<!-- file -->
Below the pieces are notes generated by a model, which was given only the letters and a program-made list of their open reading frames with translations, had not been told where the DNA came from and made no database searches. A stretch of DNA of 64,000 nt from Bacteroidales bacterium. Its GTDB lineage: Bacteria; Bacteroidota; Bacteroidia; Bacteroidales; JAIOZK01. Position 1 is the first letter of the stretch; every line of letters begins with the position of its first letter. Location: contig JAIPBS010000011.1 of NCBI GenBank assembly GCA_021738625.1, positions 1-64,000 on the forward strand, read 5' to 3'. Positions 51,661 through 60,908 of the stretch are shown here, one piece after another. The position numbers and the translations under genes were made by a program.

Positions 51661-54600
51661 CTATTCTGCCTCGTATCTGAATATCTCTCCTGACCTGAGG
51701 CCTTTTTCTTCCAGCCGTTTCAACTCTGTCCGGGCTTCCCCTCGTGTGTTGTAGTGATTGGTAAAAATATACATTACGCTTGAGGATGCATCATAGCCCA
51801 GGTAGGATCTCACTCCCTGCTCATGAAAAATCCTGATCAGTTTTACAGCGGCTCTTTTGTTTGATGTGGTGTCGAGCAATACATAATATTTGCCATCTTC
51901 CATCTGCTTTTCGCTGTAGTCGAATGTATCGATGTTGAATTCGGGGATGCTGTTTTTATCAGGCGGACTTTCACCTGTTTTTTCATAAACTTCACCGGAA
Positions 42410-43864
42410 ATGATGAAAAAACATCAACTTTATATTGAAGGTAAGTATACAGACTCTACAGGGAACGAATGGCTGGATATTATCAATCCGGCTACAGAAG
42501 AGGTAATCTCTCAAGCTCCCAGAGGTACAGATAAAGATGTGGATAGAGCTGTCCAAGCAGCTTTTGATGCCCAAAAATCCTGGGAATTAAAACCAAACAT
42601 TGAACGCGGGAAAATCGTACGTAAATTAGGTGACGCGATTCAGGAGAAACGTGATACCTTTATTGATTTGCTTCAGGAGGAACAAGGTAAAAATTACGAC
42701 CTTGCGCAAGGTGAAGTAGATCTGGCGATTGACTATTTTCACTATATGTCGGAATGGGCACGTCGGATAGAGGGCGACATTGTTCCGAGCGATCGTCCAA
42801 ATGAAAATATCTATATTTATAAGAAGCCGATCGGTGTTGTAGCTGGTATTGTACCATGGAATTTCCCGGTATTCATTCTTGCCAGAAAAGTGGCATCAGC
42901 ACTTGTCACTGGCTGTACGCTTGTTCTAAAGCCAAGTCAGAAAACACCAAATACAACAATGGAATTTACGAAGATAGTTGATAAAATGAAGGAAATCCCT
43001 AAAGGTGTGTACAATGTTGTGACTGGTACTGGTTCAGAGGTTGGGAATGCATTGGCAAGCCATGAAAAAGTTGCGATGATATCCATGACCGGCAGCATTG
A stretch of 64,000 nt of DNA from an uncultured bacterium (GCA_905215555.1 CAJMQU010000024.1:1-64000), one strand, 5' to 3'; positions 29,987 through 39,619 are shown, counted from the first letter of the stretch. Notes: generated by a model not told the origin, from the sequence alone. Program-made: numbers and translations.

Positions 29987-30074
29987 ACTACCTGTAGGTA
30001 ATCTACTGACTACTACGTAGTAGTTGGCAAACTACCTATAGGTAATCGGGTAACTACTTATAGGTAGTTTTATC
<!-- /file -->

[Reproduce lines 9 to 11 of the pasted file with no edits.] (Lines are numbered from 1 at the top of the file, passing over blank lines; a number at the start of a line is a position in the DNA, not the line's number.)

42501 AGGTAATCTCTCAAGCTCCCAGAGGTACAGATAAAGATGTGGATAGAGCTGTCCAAGCAGCTTTTGATGCCCAAAAATCCTGGGAATTAAAACCAAACAT
42601 TGAACGCGGGAAAATCGTACGTAAATTAGGTGACGCGATTCAGGAGAAACGTGATACCTTTATTGATTTGCTTCAGGAGGAACAAGGTAAAAATTACGAC
42701 CTTGCGCAAGGTGAAGTAGATCTGGCGATTGACTATTTTCACTATATGTCGGAATGGGCACGTCGGATAGAGGGCGACATTGTTCCGAGCGATCGTCCAA